1. And Moses gathered all the congregation of the people of
together, and said to them, These are the words which the Lord has commanded, that you should do them. 2. Six days shall work be done, but on the seventh day there shall be to you a holy day, a Sabbath of rest to the Lord; whoever does work in it shall be put to death. 3. You shall kindle no fire throughout your habitations upon the Sabbath day. (Ex 35:1-3) Israel
In Torah there are only two real prohibitions, and by consequence of someone’s actions a third. In Exodus 16:22-30 we are told essentially God doesn’t cook on Shabbat and no one is to gather Manna on the seventh day. In this week’s portion we are told not to light fires. Numbers 15:32-36 had a man put to death for collecting sticks on Shabbat. Beyond this we have no Torah injunction of what we are supposed to do and not do on Shabbat.
We have in the later prophets and writings prohibitions on stamping grapes and commerce both with other Jews and with non-Jews. But the actual rules are still sparse. To understand what can happen in this circumstance, let me give a parable. Once on a lonely mountain, a princess and a prince met and fell in love. Yet after that moment the princess was taken away to a castle with walls impossible to get into. Before she was taken away she told the prince to send her messages through a very small hole in the wall. The prince gets to the castle and knows to roll up a small bit of paper and stick it in the hole to the courtyard on the other side. But he wonders what he should put on the paper, if anything at all. He remembers his moment with her and writes of her hair and her eyes, and other bits about that moment in time.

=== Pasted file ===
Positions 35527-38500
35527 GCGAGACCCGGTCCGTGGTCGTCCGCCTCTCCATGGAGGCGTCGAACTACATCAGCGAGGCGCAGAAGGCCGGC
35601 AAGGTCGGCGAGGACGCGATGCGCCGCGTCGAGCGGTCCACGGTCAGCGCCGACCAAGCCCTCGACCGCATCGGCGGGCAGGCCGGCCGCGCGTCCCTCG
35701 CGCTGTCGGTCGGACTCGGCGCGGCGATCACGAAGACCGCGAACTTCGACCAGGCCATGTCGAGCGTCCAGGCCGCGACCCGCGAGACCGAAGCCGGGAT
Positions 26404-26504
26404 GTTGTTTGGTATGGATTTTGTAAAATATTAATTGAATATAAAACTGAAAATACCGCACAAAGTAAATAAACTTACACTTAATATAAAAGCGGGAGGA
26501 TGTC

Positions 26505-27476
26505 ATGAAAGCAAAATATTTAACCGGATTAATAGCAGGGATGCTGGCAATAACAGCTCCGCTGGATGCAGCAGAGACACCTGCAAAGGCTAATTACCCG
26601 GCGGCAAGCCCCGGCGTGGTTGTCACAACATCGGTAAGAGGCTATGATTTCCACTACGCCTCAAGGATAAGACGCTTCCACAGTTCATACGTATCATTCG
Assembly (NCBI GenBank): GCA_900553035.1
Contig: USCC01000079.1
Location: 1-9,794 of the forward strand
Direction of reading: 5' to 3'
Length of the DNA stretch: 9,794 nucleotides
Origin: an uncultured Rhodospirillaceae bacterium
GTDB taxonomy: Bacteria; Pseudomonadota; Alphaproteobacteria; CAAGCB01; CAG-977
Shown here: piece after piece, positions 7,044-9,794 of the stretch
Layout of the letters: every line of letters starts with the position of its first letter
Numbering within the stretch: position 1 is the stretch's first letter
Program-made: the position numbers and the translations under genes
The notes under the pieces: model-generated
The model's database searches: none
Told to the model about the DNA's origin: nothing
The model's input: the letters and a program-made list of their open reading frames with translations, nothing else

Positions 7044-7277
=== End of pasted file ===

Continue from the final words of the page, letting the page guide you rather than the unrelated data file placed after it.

In the same way do we take a mitzvah, like Shabbat and infuse it with a greater structure, in order to turn the mitzvah, the love note to God, into more than a slip of paper, to really say “I love you.” Our writing on that note is known as the halacha, the rules that exist around the mitzvot in order to perform them. They are essentially of human origin, and in a few cases of the original oral law, believed to be transmitted to Moses orally by God. Moses then began a line of oral transmission up to the time of the rabbis. Yet no oral chain is ever exact, and there is the human hand in what we do have. The rabbis, using this and Torah, came up with a set of ways, halacha, adapted from both to fit their circumstances. Halakah undoubtedly has a human hand. They are the words on that love note, words we get from our experience as recorded in Torah.
For Shabbat for example, the rabbis took this the beginning of this week’s passage, which has nothing to do with anything else in the passage, and figured the reason it was there was to imply that it was all of the work necessary to build the Mishkan, which is referred to as malakah. Since God ended from all the malakah that he made [Gen 2:1] it must be human malakah that was prohibited on Shabbat, as defined by the Mishkan building project. On that basis the rabbis came up with thirty-nine primary prohibitions of work on Shabbat. But since they came up with primary prohibitions, it figured that there were secondary prohibitions, subcategories of those thirty nine which provide us with even more prohibitions.